2013   Internet host which issued the request. For example, when a request
2014   is passed through a proxy the original issuer's address &SHOULD; be
2015   used.
2016</t>
2017<t>
2018   The client &SHOULD-NOT;  send the From header field without the user's
2019   approval, as it might conflict with the user's privacy interests or
2020   their site's security policy. It is strongly recommended that the
2021   user be able to disable, enable, and modify the value of this field
2022   at any time prior to a request.
2023</t>
2024</section>
2025
2026<section title="Location" anchor="header.location">
2027  <iref primary="true" item="Location header" x:for-anchor=""/>
2028  <iref primary="true" item="Headers" subitem="Location" x:for-anchor=""/>
2029  <x:anchor-alias value="Location"/>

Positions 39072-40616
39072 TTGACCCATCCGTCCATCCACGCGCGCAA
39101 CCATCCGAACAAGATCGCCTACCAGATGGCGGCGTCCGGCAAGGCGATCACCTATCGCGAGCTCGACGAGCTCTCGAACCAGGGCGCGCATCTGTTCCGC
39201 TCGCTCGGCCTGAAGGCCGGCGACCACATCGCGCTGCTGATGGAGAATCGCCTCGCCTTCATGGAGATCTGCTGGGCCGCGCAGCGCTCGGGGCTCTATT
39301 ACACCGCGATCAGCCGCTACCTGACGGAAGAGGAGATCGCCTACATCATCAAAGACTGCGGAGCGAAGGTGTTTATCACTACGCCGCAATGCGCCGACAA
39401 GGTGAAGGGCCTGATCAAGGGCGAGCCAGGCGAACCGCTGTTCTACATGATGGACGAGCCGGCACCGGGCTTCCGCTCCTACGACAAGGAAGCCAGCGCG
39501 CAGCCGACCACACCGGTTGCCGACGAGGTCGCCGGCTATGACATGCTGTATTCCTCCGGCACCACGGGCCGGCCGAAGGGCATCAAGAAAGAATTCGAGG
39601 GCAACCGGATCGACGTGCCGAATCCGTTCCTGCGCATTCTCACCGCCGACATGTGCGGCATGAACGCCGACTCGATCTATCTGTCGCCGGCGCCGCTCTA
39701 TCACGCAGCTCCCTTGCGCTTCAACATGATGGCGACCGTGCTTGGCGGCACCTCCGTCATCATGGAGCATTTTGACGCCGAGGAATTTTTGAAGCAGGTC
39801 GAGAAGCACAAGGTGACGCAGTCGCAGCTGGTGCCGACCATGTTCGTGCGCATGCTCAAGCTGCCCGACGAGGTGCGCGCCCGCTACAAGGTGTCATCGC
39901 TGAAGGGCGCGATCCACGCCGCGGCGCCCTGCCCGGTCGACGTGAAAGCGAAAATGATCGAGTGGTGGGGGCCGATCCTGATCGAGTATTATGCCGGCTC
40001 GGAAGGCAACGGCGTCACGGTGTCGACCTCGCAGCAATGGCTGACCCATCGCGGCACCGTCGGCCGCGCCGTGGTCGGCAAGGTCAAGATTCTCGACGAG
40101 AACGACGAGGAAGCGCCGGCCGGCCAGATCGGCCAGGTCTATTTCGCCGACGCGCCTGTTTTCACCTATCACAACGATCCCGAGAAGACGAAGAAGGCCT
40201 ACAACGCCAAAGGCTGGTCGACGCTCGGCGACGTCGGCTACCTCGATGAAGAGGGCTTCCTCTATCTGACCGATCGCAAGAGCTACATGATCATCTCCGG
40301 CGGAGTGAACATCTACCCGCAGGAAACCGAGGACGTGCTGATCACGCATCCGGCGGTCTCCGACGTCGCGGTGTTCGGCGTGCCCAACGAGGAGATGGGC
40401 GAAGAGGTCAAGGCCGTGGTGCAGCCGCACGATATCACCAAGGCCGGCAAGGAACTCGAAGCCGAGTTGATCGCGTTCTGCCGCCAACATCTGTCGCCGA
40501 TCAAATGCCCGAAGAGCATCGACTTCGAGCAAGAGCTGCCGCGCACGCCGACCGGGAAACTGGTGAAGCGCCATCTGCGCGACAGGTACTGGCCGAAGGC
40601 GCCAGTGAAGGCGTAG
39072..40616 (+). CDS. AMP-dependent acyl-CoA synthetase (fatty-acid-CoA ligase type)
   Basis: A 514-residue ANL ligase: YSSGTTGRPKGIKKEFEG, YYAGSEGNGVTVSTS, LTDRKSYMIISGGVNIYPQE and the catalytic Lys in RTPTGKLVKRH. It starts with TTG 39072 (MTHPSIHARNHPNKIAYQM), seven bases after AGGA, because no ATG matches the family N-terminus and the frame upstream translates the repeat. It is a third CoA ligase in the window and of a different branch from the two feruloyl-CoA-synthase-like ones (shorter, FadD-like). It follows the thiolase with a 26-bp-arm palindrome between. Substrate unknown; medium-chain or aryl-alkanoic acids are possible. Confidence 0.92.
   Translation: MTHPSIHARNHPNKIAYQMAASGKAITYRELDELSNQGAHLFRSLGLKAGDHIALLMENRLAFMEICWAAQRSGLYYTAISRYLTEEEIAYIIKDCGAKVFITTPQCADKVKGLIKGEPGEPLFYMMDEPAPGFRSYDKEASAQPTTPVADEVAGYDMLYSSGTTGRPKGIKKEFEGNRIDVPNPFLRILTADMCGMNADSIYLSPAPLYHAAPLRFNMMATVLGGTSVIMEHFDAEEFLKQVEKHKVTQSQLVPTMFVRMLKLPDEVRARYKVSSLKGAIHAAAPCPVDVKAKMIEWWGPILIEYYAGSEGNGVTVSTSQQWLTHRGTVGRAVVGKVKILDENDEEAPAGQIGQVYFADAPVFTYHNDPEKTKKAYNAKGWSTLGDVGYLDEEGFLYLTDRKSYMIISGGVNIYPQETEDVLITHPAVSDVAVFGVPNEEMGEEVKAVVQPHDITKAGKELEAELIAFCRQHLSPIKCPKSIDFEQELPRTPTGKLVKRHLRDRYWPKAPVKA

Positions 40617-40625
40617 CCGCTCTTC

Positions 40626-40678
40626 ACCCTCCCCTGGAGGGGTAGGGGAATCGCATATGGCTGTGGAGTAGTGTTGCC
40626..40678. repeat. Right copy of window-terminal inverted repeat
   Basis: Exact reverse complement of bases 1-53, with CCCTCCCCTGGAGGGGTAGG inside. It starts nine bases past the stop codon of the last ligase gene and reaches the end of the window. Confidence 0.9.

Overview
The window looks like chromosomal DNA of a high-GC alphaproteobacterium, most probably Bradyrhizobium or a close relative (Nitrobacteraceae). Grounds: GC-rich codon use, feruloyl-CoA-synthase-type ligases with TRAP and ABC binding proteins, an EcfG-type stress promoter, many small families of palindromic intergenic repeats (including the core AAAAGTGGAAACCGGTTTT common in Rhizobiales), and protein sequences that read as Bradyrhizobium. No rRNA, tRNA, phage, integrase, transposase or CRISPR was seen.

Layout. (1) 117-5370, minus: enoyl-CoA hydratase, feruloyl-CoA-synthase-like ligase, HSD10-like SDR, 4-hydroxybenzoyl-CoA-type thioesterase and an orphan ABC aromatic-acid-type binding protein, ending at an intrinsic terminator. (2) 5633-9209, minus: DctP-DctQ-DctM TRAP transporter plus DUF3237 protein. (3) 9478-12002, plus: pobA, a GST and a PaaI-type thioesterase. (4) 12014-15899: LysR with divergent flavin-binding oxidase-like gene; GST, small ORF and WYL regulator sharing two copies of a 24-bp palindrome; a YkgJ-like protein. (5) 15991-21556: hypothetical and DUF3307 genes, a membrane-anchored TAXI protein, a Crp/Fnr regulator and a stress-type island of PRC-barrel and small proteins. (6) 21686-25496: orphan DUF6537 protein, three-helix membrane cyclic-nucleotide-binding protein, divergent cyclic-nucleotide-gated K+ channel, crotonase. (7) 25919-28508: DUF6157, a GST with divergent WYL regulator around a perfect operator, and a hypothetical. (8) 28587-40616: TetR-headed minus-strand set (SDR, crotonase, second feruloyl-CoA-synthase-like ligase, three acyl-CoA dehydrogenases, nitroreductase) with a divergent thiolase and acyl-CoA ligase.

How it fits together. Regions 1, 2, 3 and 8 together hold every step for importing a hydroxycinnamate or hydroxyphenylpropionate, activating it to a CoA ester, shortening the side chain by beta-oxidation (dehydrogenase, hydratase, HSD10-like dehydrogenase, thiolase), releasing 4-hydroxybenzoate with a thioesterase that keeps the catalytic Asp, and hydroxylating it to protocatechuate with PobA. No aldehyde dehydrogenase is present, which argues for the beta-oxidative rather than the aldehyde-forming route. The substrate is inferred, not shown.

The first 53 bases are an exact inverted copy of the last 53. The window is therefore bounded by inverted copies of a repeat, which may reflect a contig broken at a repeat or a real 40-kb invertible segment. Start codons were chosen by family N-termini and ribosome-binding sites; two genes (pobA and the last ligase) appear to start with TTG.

2030  <x:anchor-alias value="Location-v"/>
2031<t>
2032   The "Location" response-header field is used to identify a newly created
2033   resource, or to redirect the recipient to a different location for
2034   completion of the request.
2035</t>
2036<t>
2037   For 201 (Created) responses, the Location is the URI of the new resource
2038   which was created by the request. For 3xx responses, the location &SHOULD;
2039   indicate the server's preferred URI for automatic redirection to the
2040   resource.
2041</t>
2042<t>
2043   The field value consists of a single URI.
2044</t>
2045<figure><artwork type="abnf2616"><iref primary="true" item="Grammar" subitem="Location"/><iref primary="true" item="Grammar" subitem="Location-v"/>
2046  <x:ref>Location</x:ref>       = "Location" ":" <x:ref>OWS</x:ref> <x:ref>Location-v</x:ref>
2047  <x:ref>Location-v</x:ref>     = <x:ref>URI</x:ref>
2048</artwork></figure>
2049<t>
2050   An example is:
2051</t>
2052<figure><artwork type="example">
2053  Location: http://www.example.org/pub/WWW/People.html
2054</artwork></figure>
2055<t>
2056   There are circumstances in which a fragment identifier in a Location URI would not be appropriate:
2057   <list style="symbols">
2058      <t>With a 201 Created response, because in this usage the Location header specifies the URI for the entire created resource.</t>